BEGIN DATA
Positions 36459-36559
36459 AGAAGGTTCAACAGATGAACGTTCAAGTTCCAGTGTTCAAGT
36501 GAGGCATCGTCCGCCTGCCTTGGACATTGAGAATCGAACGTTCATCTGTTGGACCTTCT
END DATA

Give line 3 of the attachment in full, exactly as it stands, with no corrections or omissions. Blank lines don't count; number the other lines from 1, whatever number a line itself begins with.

36501 GAGGCATCGTCCGCCTGCCTTGGACATTGAGAATCGAACGTTCATCTGTTGGACCTTCT